Oil key to any Iraqi Kurdistan
June 23, 2012
Iraqi workers at an oil refinery in Kurdistan.
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Kurdistan president Massoud Barzani. Photo: AFP
Iraq Prime Minister Nuri al-Maliki sees Kurdistan's
oil deals as having the danger of breaking up the
country. Photo: AFP
BAGHDAD/ERBIL, — Iraqi Kurdistan's efforts to
ramp up its oil production and export capabilities
increase the viability of independence as an option
for the region, which is in a months-long standoff
The dispute has seen Kurdistan president Massoud
Barzani launch a series of attacks against Prime
Minister Nuri al-Maliki, while the region cut off
oil exports to Iraq in a payment dispute and also
refused to hand over a fugitive Iraqi vice president
who is wanted for allegedly running a death squad.
The autonomous region in northern Iraq has not made
any overt moves towards independence, although
Barzani has said he could resort to a referendum on
its future if the crisis with Baghdad drags on.
Kurdistan has its own government, security forces,
borders and flag, but it is economically dependent
on the Iraqi government, which is required to pay 17
percent of the national budget to Kurdistan.
The region has signed dozens of contracts with
foreign oil firms aimed at boosting its oil sector
in recent years, and said it intends to build
pipelines that would give it an independent export
capability -- moves that could give it financial
The Iraqi government, which says all oil contracts
must go through Baghdad and regards any that do not
as illegal, has strenuously opposed such deals.
"It is becoming increasingly clear that the Kurds
see expansion of (Kurdistan's) oil sector as the key
to future independence," said Reidar Visser, an Iraq
analyst and editor of the www.historiae.org website.
"By signing those deals, the Kurds are looking at
the long term, when it would be in their favour to
split from Iraq proper by being financially
independent," said Ruba Husari, the editor of
Iraqi Kurdistan does not currently have the ability
to independently export oil, but the region has said
that two pipelines, one for oil and another for gas,
A statement posted on the Kurdistan government
website in May said that natural resources minister
Ashti Hawrami had spoken about "plans for a new gas
pipeline to supply Turkey?s BOTAS gas grid... and in
the next 12 months, a million-barrel oil pipeline to
connect to the Ceyhan pipeline" that feeds an export
terminal on Turkey's Mediterranean coast.
"A pipeline from Kurdistan to Turkey would allow the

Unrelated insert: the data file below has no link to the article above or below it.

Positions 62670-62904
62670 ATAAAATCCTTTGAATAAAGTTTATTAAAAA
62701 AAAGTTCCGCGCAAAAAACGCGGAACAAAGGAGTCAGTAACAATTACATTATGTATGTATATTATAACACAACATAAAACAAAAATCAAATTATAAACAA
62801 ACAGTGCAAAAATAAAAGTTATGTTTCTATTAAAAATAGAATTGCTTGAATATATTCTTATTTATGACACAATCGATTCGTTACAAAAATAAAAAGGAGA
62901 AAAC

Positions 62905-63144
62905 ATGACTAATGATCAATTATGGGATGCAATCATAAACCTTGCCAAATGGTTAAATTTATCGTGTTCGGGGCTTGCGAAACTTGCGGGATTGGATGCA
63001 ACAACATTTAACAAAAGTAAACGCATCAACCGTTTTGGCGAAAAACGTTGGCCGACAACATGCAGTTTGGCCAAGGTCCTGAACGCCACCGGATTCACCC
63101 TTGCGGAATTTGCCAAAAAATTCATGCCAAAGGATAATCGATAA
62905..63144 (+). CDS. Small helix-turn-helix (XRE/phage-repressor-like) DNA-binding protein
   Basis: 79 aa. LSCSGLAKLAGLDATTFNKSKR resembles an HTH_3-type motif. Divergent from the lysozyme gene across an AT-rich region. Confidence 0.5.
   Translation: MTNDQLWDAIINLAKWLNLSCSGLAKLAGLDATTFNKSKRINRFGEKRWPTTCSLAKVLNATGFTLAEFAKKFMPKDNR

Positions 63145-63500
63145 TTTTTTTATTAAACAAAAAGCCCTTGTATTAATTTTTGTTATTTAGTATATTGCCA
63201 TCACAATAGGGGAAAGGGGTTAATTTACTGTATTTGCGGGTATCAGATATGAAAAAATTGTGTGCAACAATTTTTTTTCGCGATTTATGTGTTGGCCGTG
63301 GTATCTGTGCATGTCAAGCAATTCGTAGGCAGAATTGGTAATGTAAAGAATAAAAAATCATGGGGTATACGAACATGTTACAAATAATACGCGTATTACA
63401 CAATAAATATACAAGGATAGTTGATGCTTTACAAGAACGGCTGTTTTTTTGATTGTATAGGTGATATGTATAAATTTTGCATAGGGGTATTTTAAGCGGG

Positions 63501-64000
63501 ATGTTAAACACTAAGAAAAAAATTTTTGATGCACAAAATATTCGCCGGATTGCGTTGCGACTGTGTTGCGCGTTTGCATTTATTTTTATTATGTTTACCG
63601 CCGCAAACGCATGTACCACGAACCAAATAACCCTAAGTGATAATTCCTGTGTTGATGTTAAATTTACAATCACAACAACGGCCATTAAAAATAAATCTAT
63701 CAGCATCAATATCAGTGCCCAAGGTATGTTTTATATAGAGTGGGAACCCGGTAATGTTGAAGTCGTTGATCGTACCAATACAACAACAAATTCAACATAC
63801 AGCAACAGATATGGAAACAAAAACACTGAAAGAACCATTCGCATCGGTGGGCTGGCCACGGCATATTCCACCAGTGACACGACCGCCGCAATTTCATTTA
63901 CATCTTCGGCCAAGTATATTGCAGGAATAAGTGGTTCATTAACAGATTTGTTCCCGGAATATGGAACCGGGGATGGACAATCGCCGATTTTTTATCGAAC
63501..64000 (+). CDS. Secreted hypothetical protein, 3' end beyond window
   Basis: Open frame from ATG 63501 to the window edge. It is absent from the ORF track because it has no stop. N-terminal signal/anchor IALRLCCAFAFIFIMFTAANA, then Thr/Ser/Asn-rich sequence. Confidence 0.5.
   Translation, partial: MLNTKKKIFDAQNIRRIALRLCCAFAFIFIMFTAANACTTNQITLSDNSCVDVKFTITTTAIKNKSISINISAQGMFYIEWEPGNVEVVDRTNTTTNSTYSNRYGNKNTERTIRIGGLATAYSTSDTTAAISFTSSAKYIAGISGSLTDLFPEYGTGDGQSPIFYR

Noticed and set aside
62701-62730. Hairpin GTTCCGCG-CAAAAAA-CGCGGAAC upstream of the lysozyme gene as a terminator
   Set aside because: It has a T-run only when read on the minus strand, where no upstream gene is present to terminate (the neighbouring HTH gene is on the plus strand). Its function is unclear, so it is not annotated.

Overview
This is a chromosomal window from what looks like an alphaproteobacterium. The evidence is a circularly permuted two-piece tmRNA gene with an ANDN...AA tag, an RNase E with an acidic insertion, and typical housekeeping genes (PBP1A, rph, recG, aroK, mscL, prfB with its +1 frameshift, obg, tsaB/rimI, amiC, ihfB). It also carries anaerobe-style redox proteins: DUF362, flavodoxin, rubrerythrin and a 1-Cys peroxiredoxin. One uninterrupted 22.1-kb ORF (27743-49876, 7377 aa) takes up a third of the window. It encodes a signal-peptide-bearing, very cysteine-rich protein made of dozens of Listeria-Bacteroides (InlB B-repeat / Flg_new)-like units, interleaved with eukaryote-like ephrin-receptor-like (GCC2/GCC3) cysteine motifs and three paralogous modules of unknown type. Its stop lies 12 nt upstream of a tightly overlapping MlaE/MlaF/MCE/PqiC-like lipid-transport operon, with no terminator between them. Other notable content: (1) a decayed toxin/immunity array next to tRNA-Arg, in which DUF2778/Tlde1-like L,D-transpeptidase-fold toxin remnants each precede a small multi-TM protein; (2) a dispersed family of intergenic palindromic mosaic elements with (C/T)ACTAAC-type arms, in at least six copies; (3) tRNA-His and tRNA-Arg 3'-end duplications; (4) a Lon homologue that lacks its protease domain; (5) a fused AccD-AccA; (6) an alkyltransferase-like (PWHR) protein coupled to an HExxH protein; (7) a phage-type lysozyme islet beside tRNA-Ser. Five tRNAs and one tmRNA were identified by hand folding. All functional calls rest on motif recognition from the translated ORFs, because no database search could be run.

Kurds to export crude independently of Baghdad and
cash the proceeds directly," Husari said.
"The Kurds are acting independently in everything
but the name," said Visser.
But he noted that the position of Turkey, with which
Kurdistan has important economic ties, is key,
saying: "It is conceivable that Turkey may prefer to
maintain the nominal unity of Iraq."
Baghdad has pushed back against Kurdistan's oil
deals, especially an exploration contract the region
signed with US oil giant ExxonMobil last October.
"Maliki views these deals as representing a very
dangerous initiative that may lead to the outbreak
of wars" and "breaking up the unity of Iraq," the
premier's spokesman Ali Mussawi said.
The premier "sent a message to American President
Barack Obama ... urging him to intervene to prevent
ExxonMobil from going in this direction," Mussawi
And Iraq's deputy premier for energy affairs issued
a warning to French companies that any contracts
with Baghdad would be scrapped if they signed deals
with local or regional governments in Iraq.
Baghdad "has been blacklisting companies from doing
projects in Iraq proper," if they sign deals with
Kurdistan, Husari said.
"There is little it can do with past contracts, but
all future contracts will have a clause saying that
federal government approval is required for any
project in the oil sector," she said.
But production-sharing contracts that are offered by
Kurdistan are a major draw for companies, as they
are more lucrative than the service contracts the
federal government has awarded,www.ekurd.net
which offer a fixed fee per barrel of oil.
The region's prime minister, Nechirvan Barzani, told
AFP in Erbil that Kurdistan is committed to the
Iraqi constitution, but also said that the Kurdish
people have a right to self-determination.
"It's a question about people. Of course, as a
nation, yes, we have that right, but now we are
dealing with reality," Barzani said.
By W.G. Dunlop
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